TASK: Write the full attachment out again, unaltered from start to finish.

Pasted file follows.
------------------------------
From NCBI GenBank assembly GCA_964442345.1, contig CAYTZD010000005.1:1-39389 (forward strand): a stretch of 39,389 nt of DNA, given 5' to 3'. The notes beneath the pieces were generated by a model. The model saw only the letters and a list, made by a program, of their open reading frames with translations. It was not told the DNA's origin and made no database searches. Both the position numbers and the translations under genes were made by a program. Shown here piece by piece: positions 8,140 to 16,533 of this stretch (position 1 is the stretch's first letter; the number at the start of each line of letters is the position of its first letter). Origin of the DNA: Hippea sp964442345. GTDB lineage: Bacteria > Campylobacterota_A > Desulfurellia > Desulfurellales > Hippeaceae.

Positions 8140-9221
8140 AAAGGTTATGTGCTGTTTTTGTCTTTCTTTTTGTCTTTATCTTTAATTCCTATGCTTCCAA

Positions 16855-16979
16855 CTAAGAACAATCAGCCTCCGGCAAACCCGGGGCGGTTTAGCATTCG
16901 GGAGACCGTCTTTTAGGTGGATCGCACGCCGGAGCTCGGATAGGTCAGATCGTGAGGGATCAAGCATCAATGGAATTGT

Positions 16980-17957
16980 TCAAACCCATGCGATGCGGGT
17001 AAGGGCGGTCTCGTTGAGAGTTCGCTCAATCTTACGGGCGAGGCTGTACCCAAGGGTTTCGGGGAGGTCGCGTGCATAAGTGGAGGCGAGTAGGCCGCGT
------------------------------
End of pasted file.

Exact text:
From NCBI GenBank assembly GCA_964442345.1, contig CAYTZD010000005.1:1-39389 (forward strand): a stretch of 39,389 nt of DNA, given 5' to 3'. The notes beneath the pieces were generated by a model. The model saw only the letters and a list, made by a program, of their open reading frames with translations. It was not told the DNA's origin and made no database searches. Both the position numbers and the translations under genes were made by a program. Shown here piece by piece: positions 8,140 to 16,533 of this stretch (position 1 is the stretch's first letter; the number at the start of each line of letters is the position of its first letter). Origin of the DNA: Hippea sp964442345. GTDB lineage: Bacteria > Campylobacterota_A > Desulfurellia > Desulfurellales > Hippeaceae.

Positions 8140-9221
8140 AAAGGTTATGTGCTGTTTTTGTCTTTCTTTTTGTCTTTATCTTTAATTCCTATGCTTCCAA

Positions 16855-16979
16855 CTAAGAACAATCAGCCTCCGGCAAACCCGGGGCGGTTTAGCATTCG
16901 GGAGACCGTCTTTTAGGTGGATCGCACGCCGGAGCTCGGATAGGTCAGATCGTGAGGGATCAAGCATCAATGGAATTGT

Positions 16980-17957
16980 TCAAACCCATGCGATGCGGGT
17001 AAGGGCGGTCTCGTTGAGAGTTCGCTCAATCTTACGGGCGAGGCTGTACCCAAGGGTTTCGGGGAGGTCGCGTGCATAAGTGGAGGCGAGTAGGCCGCGT